When’s the last time you ate (learned) something surprising?
I’ve made an important realization:
If I were to write ONE post about food for every 50 about education, I might just double (triple, quadruple…?) the traffic to my site. I still don’t quite get it, though…why would a post on how to navigate difficult relationships to find mutual purpose around student learning somehow be of less interest than the latest from Joy the Baker?
Extra Nutty Dark Chocolate Brownies via Joy the Baker.
OH – that’s why.
Okay – so rather than fight this whole food-unites-us thing, let’s embrace (consume?) it. After all, what do we seek when we go to a restaurant for a special meal? Something inspiring, something surprising, something memorable. Given how much we love food – how much food brings us together as people, how it is one of the most fundamental ways we define ourselves as cultures – why can’t we make our “professional learning gatherings” (a.k.a., meetings) more like this – inspiring, surprising, memorable?
One of the keys to fitness is a healthy diet…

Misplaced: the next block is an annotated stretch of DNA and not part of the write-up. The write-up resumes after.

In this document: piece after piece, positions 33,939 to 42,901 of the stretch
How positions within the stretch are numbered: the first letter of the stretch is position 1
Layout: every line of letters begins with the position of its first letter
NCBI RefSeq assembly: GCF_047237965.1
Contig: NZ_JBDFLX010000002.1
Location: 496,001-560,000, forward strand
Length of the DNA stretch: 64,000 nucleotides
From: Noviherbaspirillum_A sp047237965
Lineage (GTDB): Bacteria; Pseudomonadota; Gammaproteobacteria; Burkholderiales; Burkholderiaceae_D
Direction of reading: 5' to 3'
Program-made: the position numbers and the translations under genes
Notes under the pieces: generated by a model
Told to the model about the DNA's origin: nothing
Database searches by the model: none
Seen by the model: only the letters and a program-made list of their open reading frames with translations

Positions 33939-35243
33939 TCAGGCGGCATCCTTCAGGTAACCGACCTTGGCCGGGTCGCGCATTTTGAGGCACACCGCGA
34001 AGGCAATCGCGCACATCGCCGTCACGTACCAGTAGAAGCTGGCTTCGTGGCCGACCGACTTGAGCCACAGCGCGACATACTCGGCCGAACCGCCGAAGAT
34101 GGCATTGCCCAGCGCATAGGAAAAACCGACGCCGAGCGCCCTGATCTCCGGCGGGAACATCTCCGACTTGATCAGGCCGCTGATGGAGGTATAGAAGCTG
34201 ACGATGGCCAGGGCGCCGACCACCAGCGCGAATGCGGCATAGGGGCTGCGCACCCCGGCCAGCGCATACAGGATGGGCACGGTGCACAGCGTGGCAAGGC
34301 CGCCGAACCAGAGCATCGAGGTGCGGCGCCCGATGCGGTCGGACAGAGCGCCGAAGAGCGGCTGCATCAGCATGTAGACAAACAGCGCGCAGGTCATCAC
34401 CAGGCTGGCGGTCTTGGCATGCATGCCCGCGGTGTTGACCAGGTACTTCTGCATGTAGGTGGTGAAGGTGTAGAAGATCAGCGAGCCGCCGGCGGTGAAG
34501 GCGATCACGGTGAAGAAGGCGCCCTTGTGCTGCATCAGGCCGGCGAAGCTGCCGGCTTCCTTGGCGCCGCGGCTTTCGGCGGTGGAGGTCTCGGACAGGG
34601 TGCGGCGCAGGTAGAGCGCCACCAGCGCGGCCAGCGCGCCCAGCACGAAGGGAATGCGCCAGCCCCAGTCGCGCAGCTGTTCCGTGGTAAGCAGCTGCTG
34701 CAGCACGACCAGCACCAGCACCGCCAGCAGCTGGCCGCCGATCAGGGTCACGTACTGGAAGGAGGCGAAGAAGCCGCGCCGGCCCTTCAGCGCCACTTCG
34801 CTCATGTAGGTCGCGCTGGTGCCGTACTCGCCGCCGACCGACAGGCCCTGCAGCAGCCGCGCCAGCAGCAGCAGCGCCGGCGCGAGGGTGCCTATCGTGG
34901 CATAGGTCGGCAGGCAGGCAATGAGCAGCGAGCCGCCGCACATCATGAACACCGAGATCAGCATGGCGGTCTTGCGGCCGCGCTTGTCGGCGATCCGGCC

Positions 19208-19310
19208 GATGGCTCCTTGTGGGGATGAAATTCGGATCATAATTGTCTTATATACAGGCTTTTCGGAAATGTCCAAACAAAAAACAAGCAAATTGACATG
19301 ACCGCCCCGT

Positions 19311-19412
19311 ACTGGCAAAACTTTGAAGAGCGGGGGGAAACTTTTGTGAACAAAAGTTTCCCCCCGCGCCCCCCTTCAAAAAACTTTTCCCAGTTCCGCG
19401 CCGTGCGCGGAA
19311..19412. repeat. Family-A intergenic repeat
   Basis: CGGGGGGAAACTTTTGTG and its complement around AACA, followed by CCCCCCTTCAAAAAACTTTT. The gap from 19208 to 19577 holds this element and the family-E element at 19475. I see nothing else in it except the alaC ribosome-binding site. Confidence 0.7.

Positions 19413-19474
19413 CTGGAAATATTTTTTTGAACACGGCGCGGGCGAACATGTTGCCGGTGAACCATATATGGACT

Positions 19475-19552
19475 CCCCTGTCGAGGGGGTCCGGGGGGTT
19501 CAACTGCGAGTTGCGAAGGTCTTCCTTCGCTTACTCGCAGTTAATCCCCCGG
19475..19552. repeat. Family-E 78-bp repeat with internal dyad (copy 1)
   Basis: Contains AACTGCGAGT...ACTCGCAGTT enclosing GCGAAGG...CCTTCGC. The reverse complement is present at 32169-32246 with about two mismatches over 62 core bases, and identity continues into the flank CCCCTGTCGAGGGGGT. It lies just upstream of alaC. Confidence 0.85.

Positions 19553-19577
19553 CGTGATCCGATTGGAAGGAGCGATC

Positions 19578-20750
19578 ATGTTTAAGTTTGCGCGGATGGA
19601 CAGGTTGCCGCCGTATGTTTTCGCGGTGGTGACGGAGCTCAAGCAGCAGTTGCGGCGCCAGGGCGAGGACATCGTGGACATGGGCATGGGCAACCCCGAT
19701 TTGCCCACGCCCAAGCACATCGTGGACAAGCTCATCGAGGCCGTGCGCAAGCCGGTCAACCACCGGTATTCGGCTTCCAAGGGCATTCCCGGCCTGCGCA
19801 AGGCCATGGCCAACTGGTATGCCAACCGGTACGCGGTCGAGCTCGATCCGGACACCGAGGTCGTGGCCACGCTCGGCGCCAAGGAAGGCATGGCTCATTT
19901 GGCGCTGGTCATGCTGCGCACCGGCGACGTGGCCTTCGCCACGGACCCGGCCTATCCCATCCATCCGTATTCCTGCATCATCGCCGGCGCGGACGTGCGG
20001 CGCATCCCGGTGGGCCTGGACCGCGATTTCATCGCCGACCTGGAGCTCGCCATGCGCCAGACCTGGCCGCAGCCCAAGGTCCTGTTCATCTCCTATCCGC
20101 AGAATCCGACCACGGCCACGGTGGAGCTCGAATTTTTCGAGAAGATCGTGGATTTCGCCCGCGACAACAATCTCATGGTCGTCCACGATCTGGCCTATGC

#EduGourmand Jen Kloczko shared this video with me as we started talking about the idea of creating a “menu” for meetings. A group of kids goes to a fancy New York restaurant and get the full treatment – no dumbing down of a varied and complex multi-course menu. Their reactions? All over the map.
This is why learning is social – for children and for grown ups. We have our unique encounter with the material at hand (a strange looking cut of protein, a challenging, primary source text, a new pedagogical approach) and we begin deciding very quickly if we “like” it or not – and we are attentive to how others around us are reacting to this phenomenon. Whether we are a student in a classroom or an adult in a meeting, it is virtually guaranteed that the experience will register differently with each individual in the room. This is the challenge of creating something for others to consume – you will not please them all.
But rather than seeing that as a pitfall of creativity, why not see it as a wonderful opportunity to make the experience more meaningful and profound, rather than routine and superficial (e.g., the “special” you order every time you go to the same restaurant – that always looks and tastes the same)? Inspiring, surprising and memorable things are not necessarily enjoyable – in fact, there are plenty of aspects of Disneyland that my 3-year old found downright frightening.